Tee hee. Nine kilograms in fifteen weeks. Not the kind of numbers they get in "The Biggest Loser", so woulda been voted off by now, but slow, steady progress.
This is my third - no, fourth - serious go at the diet plan known as "Fat Free Forever" (book by Diane Barker, now Wilson). I have a success letter in the second edition of her book. I sometimes joke that I should write my own version of this book, called "Fat Free for Five Years", since that's about how long it takes to fall off the wagon - and you always end up putting on even more weight that has to come off.
Of course, it also gets worse with age as your metabolism keeps slowing down. First time on this diet plan (early 1990s) I went from 90 kg to 78 kg from one Christmas till the Easter, and it was so easy. Next two times, in about 2005 and 2007, I went from over 101 kg down to about 82 kg. This time I've had to start from a record-high of 105 kg. I really can't afford for there to be a "next time". This time has to be the one that holds. No more "yo-yo" dieting.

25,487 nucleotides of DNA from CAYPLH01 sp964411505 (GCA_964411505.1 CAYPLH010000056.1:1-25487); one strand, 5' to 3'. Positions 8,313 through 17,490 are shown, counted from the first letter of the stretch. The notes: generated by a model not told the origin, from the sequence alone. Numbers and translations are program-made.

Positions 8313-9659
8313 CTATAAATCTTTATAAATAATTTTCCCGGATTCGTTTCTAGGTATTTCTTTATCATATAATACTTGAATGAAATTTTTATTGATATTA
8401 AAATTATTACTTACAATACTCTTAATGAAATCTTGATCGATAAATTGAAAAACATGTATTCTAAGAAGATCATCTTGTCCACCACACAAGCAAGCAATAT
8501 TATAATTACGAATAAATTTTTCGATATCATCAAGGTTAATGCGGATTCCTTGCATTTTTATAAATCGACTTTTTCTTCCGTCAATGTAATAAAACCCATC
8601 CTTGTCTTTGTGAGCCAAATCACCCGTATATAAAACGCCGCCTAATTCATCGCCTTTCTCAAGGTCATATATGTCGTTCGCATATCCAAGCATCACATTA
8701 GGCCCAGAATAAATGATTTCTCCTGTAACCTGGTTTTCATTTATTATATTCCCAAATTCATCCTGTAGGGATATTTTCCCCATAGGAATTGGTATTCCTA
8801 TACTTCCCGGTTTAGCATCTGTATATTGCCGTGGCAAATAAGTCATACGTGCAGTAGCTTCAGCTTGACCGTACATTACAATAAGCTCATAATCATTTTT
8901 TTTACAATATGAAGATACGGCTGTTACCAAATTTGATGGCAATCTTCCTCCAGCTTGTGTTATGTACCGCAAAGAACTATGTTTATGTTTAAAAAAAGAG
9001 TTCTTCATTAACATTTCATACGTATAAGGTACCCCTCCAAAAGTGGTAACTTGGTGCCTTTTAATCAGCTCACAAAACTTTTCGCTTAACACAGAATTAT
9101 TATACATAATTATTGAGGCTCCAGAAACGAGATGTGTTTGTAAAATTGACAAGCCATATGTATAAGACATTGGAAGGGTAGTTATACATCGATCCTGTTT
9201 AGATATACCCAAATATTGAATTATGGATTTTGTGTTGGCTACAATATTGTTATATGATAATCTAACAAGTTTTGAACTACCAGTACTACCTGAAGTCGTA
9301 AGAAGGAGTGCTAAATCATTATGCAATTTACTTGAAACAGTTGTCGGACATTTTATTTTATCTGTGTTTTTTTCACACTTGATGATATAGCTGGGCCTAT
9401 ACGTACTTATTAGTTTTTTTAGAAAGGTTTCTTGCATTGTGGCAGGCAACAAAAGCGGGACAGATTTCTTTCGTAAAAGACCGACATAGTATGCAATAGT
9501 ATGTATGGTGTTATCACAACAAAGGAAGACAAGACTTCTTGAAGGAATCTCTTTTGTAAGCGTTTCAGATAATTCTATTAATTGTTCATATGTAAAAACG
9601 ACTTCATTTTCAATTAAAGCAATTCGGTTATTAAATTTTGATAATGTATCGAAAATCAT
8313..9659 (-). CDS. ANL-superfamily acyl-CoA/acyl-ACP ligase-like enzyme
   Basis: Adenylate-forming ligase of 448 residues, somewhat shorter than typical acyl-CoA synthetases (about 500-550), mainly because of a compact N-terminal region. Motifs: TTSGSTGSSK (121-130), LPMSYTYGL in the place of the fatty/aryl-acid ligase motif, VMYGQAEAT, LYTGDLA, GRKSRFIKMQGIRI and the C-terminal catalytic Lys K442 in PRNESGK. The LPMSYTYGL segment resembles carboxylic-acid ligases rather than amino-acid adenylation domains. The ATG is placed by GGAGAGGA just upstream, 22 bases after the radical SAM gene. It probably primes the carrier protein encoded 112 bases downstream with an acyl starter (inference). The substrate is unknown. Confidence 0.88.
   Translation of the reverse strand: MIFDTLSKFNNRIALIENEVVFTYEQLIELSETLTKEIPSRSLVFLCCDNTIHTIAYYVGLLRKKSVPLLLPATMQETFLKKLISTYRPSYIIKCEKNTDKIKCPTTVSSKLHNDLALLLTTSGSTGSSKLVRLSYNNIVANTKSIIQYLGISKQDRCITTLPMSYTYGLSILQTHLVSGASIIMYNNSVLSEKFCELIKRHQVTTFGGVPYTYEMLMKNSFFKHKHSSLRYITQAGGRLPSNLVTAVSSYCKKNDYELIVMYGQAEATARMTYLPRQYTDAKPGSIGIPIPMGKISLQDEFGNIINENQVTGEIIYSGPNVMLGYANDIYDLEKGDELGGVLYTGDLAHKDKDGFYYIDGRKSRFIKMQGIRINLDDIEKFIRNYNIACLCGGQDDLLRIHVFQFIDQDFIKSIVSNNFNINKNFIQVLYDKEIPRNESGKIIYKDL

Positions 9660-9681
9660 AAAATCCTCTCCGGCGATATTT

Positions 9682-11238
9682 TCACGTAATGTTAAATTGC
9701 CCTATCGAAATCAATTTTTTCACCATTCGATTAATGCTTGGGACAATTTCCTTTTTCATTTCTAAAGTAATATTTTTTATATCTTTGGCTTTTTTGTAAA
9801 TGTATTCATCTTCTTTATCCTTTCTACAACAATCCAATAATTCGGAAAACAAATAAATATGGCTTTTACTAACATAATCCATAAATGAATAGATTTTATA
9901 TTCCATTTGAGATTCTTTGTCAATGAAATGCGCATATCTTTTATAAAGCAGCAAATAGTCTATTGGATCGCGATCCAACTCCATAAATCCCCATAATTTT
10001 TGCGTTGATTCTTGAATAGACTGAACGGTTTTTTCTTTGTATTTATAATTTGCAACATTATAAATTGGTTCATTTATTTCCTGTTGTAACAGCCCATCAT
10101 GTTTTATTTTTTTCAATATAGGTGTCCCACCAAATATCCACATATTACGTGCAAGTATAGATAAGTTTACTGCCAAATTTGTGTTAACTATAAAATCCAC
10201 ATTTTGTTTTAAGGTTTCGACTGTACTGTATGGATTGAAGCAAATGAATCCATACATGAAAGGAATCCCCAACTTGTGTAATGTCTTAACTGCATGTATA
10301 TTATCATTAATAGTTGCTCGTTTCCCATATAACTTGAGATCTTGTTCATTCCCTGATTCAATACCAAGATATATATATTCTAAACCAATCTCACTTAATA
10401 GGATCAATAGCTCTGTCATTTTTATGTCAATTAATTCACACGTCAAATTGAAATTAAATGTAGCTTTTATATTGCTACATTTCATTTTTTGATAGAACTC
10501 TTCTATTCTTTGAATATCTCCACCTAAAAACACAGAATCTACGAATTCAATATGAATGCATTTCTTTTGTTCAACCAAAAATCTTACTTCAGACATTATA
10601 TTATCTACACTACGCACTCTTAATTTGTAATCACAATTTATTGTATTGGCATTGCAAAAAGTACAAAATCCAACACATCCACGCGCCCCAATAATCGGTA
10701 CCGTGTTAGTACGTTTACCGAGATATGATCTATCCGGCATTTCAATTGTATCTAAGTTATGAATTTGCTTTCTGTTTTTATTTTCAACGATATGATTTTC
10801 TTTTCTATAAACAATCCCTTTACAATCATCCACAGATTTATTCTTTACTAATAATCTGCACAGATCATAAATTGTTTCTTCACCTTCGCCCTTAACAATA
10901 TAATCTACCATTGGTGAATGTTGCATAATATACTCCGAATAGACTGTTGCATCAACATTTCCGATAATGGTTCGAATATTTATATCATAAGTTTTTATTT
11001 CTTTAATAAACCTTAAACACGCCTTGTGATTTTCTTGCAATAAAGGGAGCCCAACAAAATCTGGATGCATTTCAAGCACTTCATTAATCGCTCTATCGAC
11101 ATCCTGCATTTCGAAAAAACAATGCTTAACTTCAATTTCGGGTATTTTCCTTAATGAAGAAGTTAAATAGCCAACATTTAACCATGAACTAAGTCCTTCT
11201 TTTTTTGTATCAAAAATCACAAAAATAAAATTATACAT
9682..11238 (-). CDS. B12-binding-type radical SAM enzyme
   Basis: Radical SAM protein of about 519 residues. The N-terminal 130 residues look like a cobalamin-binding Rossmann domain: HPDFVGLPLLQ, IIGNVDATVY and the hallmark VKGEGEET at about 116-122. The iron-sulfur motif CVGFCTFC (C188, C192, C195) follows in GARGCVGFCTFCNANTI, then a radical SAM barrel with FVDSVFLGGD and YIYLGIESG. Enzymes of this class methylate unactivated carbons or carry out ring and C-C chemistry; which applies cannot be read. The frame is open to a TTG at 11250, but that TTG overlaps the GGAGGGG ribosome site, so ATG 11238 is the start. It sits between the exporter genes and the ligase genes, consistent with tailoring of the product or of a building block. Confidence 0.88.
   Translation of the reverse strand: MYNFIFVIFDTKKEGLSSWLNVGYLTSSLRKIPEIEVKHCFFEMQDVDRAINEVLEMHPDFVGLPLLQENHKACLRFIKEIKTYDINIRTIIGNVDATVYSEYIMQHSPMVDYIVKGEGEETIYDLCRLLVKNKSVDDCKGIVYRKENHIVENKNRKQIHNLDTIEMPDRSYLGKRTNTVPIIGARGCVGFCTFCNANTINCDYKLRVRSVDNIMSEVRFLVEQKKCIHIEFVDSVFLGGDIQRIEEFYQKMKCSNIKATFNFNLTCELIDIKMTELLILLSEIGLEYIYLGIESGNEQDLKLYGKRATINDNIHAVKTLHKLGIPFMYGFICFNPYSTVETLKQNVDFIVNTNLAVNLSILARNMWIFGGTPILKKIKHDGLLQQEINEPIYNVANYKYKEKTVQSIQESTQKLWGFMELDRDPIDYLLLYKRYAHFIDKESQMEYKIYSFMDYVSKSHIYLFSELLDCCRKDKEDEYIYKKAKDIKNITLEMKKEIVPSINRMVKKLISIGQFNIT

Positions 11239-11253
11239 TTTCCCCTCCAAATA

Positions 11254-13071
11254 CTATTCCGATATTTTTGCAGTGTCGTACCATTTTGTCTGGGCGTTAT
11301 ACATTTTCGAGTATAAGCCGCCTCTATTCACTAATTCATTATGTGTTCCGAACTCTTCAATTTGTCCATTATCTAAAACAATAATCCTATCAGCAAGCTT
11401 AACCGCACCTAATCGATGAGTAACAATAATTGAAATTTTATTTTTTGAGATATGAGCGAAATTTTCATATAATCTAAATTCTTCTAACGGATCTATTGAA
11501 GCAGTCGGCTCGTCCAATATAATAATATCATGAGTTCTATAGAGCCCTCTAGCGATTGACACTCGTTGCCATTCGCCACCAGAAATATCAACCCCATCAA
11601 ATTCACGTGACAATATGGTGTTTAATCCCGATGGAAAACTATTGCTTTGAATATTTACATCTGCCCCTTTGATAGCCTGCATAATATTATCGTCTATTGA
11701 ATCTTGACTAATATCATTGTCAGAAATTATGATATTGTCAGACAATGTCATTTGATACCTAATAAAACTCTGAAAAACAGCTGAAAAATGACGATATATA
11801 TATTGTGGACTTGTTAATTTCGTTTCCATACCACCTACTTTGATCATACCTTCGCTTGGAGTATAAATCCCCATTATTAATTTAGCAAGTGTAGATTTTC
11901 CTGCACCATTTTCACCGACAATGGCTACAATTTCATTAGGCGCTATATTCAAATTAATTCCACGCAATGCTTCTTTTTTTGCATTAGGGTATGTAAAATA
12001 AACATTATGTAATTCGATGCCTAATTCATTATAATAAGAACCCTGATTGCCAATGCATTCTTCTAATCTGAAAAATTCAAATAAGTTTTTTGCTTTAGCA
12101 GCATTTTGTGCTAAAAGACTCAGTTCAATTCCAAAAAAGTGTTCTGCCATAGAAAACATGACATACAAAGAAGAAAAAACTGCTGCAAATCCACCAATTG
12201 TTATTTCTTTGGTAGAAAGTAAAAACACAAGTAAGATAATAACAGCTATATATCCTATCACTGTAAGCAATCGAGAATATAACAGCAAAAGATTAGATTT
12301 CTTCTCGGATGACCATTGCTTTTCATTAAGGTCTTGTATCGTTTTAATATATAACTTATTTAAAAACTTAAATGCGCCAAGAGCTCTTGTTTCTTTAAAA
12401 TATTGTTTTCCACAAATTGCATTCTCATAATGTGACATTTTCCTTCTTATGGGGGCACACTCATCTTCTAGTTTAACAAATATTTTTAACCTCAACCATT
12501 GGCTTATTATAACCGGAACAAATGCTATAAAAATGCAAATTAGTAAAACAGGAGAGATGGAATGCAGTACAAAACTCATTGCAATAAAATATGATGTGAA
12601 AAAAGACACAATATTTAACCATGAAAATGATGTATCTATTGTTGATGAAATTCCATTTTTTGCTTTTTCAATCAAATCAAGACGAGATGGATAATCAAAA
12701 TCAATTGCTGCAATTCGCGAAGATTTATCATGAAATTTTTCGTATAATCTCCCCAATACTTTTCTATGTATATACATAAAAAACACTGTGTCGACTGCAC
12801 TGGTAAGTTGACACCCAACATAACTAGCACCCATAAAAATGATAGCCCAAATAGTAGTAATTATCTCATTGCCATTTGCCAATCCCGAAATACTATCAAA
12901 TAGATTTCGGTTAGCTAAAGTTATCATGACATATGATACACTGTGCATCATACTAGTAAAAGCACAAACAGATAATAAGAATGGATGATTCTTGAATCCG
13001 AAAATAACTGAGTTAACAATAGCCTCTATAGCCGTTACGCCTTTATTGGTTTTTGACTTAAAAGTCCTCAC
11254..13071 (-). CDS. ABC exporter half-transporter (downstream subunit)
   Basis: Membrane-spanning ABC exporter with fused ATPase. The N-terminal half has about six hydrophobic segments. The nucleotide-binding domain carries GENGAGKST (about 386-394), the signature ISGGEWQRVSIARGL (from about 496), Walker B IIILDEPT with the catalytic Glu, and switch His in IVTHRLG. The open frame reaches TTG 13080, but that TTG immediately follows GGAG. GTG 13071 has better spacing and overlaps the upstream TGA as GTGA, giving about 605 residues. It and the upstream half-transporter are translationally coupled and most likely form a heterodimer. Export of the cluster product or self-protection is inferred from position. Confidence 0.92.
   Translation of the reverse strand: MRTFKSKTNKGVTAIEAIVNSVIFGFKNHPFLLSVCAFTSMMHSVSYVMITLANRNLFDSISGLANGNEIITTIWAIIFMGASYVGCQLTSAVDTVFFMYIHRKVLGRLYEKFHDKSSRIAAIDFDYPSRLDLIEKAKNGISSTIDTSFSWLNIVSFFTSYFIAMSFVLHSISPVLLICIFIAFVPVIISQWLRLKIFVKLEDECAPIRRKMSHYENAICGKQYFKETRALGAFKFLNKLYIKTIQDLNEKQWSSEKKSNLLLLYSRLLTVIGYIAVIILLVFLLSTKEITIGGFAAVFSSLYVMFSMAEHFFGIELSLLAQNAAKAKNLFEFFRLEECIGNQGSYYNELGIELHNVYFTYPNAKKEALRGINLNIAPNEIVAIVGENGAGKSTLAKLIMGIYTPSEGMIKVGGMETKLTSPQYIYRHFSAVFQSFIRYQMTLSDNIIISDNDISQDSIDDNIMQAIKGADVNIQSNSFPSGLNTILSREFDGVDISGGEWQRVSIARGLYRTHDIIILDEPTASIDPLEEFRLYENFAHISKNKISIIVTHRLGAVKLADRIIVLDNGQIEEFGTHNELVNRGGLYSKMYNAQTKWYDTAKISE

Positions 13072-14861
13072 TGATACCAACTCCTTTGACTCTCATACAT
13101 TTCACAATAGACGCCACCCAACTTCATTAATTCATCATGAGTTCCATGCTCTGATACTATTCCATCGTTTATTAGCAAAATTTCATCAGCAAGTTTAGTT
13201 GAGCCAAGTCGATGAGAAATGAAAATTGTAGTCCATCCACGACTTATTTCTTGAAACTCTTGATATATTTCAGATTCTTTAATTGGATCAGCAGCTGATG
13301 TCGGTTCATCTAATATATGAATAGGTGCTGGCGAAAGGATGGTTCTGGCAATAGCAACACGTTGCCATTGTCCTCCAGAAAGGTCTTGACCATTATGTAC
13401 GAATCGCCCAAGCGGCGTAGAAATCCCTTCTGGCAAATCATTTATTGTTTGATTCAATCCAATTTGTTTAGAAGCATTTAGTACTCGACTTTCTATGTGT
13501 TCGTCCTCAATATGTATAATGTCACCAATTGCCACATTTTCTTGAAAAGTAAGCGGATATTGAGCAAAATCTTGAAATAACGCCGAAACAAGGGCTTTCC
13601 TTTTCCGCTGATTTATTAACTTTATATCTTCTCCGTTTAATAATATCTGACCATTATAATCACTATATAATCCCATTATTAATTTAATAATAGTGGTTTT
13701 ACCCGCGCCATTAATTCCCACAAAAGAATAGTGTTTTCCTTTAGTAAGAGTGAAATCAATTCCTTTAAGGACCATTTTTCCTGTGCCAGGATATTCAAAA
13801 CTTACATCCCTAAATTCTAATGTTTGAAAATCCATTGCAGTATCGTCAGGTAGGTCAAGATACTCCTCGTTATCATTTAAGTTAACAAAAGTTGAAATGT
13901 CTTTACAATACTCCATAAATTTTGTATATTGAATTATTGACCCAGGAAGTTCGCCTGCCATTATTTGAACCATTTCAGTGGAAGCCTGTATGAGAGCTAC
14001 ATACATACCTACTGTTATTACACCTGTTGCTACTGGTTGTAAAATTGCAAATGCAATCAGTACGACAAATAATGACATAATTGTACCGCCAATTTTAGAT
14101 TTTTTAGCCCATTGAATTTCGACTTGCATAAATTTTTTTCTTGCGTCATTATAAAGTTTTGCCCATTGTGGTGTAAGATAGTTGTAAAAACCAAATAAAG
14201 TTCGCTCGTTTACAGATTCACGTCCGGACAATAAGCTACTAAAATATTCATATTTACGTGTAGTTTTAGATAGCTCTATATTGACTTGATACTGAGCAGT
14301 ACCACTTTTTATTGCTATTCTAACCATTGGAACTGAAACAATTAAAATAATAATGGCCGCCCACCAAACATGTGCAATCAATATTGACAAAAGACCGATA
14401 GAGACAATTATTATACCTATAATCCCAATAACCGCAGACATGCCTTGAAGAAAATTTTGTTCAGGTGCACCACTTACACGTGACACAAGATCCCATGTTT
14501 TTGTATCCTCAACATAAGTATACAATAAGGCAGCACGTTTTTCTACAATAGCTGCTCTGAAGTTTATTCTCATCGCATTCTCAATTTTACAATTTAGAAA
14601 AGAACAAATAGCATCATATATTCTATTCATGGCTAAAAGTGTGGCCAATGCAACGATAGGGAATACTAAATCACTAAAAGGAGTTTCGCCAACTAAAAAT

The key to Diane's diet is to treat your body like a car. You never wait till your car runs out of fuel, you keep it topped up. So... huge, sensible breakfast, sensible morning tea, medium-sized sensible lunch, sensible afternoon tea, small sensible dinner. No starchy carbohydrates (bread, cereal, pasta, potato, rice) after 3pm in the afternoon. Walking every day. Celebrate with a Junk Food Day meal once a week and, in fact, your body loses weight after that junk food because you've shocked it and your faster metabolism works extra hard to get rid of what you just put in!
If you think about it, it's exactly how we ate as skinny kids in the 1960s. If we were really, really good we got takeaway fish & chips on a Friday night, or a rare dessert on a Sunday after the baked dinner, or a bag of sweets when grandma visited. There were only about six Kentucky Fried Chicken stores (now KFC to hide the "Fried" bit) and one McDonald's to cause us to nag for junk food. Sigh. Life used to be soooo easy.